14 points
  42. Last night It was warm so I took my off road mower out across the fields to the racetrack farmhouse. It's about a mile and a half from my house, and I don't have to drive on public roads to get there. Headed up there this morning, it was a beautiful day. Got up to 74 today, Indian summer in the mid Atlantic. This is the place that had the long grass from two posts ago. Because the grass was so high I knew that if I cut it down I would find more, and as usual I was not disappointed. I cut it to 4.75 in. because I feared there would be obstacles for the mower, luckily there weren't except for the well. It was easy to get the coil close to the ground. Today I went low and slow, only got through half of it. The finds were pretty interesting, I wonder how I missed them. Most were pretty deep, about 6". Dug a brass skeleton key stamped 48, a piece of shoe buckle, a lead ox knob, an interesting rein guide in great shape. 4 wheats, oldest 1932, newest 1950. A copper button with no shank, the back is pretty corroded but there is a maker mark, I'll have to clean it more. A really interesting button that was shot with a .22, the bullet is still in it. It is very ornate, appears to be two piece, and has an indistinguishable backmark. The last coin is an 1895 IHP. Here is a closer look at the button with the bullet in it: And the back: Pretty good shot. 😀 Shame though, it's one unique button. Anyone recognize it?
    14 points
  43. Rang in a solid 28, so I had a good idea it was going to be a ring. The field has a TON of trash that rings up in the 20's... mostly buried aluminum can pieces and random car parts. There are large power lines that cause interference with the wireless module which causes it to drop out a lot if I am walking in a certain direction. If I turn around, the issue goes away. Equinox 15", all metal, Park 1, 7 recovery
    14 points
  44. It’s just good hunting skills and a little luck. I’ve done it, and everyone that detects long enough does it. I can go into a park that’s been detected by thousands of people for decades, and bang, make a nice find. It usually gets ascribed to some latest new detector, and the “found good stuff in hunted out ground with new detector” theme is so old and repetitive now as to be a bit of a joke. I can grab a 20 year old Fisher CZ-5 and go do the same thing. I might put the 5” coil on and head to the trashiest part of a park. Then get down and dirty, hunting hard and careful, the real secret being approach and coil control. Countless targets are masked by adjacent trash if swept from all but a single magic angle, and large coils contribute to this. Careful hunting in trashy areas with small coils and just getting lucky with the right angle and sweep, can almost always pull up another good find in so-called hunted out locations. An old rule is to hit a good location from eight directions. North to south. South to north. East to west, west to east. Then same deal with the diagonals, southwest to northeast. This entire concept is about the fact that a coin next to a couple pieces of trash will be masked unless hit with exactly the right sweep from the right direction. By definition these are “iffy” signals, as they will only respond from one direction. My specialty is hunting hunted out ground. As a nugget hunter, I clean up pulling gold out of ground others walk away from because “there is no gold left.” Frankly, most detectorists are not very good at detecting. Most people simply don’t have the patience for extremely slow, methodical detecting. Coils used and coil control matters more than almost any other single factor in detecting, and is the main reason why coil selection is a number one factor for me in choosing detectors. This is a rare sport where we give the credit to the tools instead of the players. In almost any sport the person gets the credit. Is a fisherman great because of the pole he uses? Is a skier great because of the skis, or a golfer because of their clubs? Does a great violin make a great musician? Sure, good tools help, but in any endeavor it’s the operator skills that make the tools work, not the other way around. I can make great finds with countless detectors, and people make the mistake of thinking the detector I am using must be what is making it happen. The actuality is detector companies send me detectors to use because I can make even a mediocre machine look good. What is really needed is more focus on detecting skills, and less focus on detectors, to reach the top of the game in metal detecting, just like anything else.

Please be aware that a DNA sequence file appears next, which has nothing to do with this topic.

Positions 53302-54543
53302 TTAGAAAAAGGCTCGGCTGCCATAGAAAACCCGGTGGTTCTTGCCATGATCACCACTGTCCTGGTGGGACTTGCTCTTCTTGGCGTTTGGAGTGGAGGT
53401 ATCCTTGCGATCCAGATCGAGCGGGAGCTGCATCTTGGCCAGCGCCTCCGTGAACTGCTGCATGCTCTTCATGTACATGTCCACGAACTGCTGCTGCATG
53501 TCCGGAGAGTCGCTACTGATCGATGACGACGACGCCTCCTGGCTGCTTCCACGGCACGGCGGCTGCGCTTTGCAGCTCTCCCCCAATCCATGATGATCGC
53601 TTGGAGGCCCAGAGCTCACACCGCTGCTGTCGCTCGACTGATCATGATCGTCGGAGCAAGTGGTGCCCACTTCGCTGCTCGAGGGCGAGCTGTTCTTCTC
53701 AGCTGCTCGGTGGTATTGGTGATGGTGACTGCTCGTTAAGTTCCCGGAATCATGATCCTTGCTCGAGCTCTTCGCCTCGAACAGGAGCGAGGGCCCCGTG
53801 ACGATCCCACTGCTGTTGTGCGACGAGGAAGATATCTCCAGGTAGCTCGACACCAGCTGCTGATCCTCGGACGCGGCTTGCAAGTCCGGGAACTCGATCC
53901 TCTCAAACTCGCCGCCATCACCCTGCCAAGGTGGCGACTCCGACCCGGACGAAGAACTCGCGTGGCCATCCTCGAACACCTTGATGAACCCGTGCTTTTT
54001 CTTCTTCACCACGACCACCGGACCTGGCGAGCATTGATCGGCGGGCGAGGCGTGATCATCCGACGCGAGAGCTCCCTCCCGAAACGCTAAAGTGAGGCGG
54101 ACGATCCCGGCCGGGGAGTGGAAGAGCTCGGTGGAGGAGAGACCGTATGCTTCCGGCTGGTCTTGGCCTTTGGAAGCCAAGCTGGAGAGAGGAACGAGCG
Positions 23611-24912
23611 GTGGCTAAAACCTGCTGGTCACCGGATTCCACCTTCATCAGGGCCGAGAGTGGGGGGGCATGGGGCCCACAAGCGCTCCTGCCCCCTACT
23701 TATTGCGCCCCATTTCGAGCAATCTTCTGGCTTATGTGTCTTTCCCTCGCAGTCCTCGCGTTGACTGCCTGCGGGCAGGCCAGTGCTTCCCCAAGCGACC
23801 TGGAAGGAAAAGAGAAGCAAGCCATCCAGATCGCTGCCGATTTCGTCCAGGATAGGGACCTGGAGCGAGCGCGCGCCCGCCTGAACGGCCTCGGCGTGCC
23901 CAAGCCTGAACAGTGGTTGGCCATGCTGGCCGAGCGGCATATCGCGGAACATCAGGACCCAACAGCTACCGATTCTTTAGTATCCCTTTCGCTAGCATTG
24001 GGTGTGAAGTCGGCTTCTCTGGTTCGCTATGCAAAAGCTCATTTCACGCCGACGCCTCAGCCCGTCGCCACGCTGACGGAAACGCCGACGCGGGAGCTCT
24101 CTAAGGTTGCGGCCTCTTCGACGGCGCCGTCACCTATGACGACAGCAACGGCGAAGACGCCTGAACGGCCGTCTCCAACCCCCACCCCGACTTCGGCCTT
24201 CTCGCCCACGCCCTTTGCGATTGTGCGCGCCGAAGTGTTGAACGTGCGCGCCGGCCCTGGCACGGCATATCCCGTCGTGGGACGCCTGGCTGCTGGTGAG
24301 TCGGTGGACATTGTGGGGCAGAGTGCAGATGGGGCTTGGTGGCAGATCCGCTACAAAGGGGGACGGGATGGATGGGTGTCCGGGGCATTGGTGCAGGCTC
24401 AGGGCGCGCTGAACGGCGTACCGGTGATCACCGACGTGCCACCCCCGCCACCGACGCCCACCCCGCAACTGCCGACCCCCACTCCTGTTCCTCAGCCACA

13 points
  45. More photos. 8 nuggets so far for a total of 1.5 g.
    13 points
  46. I decided to get the old map out and find some farm houses that have long since disappeared. Took a little while at each one to locate where the house was but I got a couple good finds. My first artillery eagle button and a sterling US Navy ring.
    13 points